Traditional Thai Yoga Massage
First we apply some acupressure, do some stretching, energize the
sen lines, apply rhythmic compression, more acupressure, more energy
line stimulation, more stretching etc. etc. for two hours or more.
From the tips of your toes to the top of your head, you are mashed,
prodded and stretched. Thai Yoga Massage is about balancing your
whole body so all the parts can work in harmony as their designer
intended. When the whole body is untangled and unblocked, energy
can flow to heal and give vigor and power.
Thai Yoga Massage is very much about being aware of the feedback
coming from the receiver and each person is mashed, prodded and
stretched to their individual limits. Do yourself a favor and give
it a try; you'll thank yourself.
Traditional Thai Yoga Massage is an ancient form
of bodywork practiced in Thailand for over 2500 years and little
known to the west until recently. Its ancient origins are linked
to Yoga, Ayurvedic and Chinese Medicine, as well as the local indigenous
healing practices of ancient Siam. It is still used in Thailand
today as part of the healing regime for many different ailments
of the body.
Thai Yoga Massage is a combination of gentle rocking, range of motion,
acupressure, reflexology, energy work and stretching, and a form
of passive yoga. Joints are loosened and opened through manipulation
and peripheral stimulation, muscles are stretched, internal organs
are toned, vitality is increased and a deep state of relaxation
can be achieved. The work is very rhythmic and meditative, enabling
both the client and practitioner to voyage together into deeper
realms of consciousness.
The Massage is done on a mat on the floor with the receiver wearing loose,
comfortable clothing. This gives the practitioner a lot of leverage
and the ability to use their body very effectively. It also allows
for movements that are not as effective or impossible on a table.
Therapists are trained to respect everyones varied amount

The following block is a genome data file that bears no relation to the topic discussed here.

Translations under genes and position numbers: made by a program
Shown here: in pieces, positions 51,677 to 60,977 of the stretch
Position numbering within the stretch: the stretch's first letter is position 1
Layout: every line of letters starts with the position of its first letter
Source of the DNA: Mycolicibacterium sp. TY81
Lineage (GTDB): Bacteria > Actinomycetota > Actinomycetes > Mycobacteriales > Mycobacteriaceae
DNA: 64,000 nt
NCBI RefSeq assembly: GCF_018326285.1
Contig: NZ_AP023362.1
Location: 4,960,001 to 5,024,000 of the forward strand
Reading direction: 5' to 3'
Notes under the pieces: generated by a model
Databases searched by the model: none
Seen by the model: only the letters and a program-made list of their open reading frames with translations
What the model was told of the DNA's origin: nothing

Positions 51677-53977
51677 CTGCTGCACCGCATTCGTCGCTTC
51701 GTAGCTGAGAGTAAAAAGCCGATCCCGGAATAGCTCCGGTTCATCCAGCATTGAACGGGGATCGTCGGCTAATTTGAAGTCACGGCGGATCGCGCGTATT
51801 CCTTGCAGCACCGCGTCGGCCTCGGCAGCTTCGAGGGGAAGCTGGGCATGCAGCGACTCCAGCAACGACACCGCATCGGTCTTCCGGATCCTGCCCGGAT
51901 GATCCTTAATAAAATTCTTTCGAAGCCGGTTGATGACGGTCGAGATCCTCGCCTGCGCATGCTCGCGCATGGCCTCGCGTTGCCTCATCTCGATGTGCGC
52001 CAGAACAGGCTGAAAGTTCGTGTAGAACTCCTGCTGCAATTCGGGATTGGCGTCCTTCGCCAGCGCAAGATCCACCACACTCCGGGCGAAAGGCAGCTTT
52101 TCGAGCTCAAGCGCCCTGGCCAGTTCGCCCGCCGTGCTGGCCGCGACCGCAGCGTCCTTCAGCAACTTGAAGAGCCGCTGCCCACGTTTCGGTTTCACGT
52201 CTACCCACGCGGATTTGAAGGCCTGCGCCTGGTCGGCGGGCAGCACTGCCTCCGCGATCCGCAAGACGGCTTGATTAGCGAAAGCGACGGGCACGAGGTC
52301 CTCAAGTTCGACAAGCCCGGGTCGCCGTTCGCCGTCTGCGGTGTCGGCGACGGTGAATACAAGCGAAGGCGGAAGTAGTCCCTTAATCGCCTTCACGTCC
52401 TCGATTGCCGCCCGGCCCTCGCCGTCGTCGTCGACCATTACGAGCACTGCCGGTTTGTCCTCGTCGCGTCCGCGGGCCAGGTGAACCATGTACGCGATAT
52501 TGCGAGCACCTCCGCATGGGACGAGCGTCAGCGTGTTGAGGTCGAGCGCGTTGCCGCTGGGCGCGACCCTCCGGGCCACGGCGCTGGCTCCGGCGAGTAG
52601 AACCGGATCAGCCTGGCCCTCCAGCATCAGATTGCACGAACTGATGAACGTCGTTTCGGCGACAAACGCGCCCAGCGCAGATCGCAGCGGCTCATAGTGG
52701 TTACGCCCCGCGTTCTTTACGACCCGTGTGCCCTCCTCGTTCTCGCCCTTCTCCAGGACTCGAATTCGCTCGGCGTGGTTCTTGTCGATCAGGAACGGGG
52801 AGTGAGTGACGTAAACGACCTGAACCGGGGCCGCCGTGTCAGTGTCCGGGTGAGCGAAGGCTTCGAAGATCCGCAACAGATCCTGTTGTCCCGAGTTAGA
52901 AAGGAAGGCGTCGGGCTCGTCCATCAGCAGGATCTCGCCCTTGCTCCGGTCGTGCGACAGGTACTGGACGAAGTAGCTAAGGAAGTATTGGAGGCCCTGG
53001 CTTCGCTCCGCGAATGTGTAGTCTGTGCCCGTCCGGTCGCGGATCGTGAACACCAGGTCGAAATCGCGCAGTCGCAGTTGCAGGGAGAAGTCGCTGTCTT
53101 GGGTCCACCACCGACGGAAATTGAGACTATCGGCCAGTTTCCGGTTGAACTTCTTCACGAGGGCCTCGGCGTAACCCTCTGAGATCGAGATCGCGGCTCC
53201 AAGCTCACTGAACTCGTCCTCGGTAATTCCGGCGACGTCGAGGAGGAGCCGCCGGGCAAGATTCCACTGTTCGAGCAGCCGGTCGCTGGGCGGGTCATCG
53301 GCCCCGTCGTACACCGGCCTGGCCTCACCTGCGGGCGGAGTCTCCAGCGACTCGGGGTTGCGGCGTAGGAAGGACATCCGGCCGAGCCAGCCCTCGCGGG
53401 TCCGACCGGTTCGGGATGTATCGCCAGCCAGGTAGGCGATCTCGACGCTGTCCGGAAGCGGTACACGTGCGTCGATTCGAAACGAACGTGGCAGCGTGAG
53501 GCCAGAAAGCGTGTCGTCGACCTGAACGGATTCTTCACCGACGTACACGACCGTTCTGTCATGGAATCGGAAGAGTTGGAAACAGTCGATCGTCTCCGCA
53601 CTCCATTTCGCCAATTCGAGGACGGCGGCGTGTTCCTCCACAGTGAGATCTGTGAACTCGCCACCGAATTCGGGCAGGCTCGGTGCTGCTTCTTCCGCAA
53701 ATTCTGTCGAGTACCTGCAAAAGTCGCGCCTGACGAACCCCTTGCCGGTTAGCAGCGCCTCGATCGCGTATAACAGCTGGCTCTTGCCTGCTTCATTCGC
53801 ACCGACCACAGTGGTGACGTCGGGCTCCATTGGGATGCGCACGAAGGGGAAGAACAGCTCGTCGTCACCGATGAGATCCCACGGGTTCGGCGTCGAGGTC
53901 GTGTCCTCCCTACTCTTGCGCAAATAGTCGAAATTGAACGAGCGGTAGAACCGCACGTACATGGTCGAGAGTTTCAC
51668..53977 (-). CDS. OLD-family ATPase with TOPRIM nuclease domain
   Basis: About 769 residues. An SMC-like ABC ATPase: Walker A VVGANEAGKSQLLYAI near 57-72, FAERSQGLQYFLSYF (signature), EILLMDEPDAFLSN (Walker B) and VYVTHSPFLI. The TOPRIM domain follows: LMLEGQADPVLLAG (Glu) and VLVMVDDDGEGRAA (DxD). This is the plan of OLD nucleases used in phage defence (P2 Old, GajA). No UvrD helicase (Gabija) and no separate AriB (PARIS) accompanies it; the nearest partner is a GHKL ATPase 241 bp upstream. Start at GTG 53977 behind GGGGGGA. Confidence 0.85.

of flexibility and can therefore benefit the limber athlete, as
well as those who are not very limber, by stretching everyone to
their own personal limits.
There are four positions in Thai Massage. The "front"
or prone position, "side" positions, "back"
or supine and "seated" position. The majority of the treatment
is in the front position, with a lot of the treatment on the legs.
Taking the legs through a complete range of motion and working on
the energy lines of the legs has a very beneficial effect on people
with low back problems. The back, neck and shoulders, which seem
to be the area most westerners have problems with, can be worked
in all the positions. Thai Massage is concerned with the whole body;
the stretching movements open the joints, increase flexibility and
release body tension. The Thais believe in long sessions;
they say one hour is good, two hours is better and three hours is
best. Time seems to go quickly and even three hour sessions do not
seem to last that long, whether I am the therapist or the client.
The work can be very effective even in short sessions.
Thai Yoga Massage is based on a system of energy lines called Sen,
which channel energy flow throughout the body. There are 72,000
Sen lines, which cover the entire body, ten of which are the main
ones used in Thai Massage practice. These Sen are closely associated
with the Nadis of Ayurvedic Medicine and the Meridians of Chinese
Acupuncture, all of which can produce internal effects from stimulation
of external points on the body.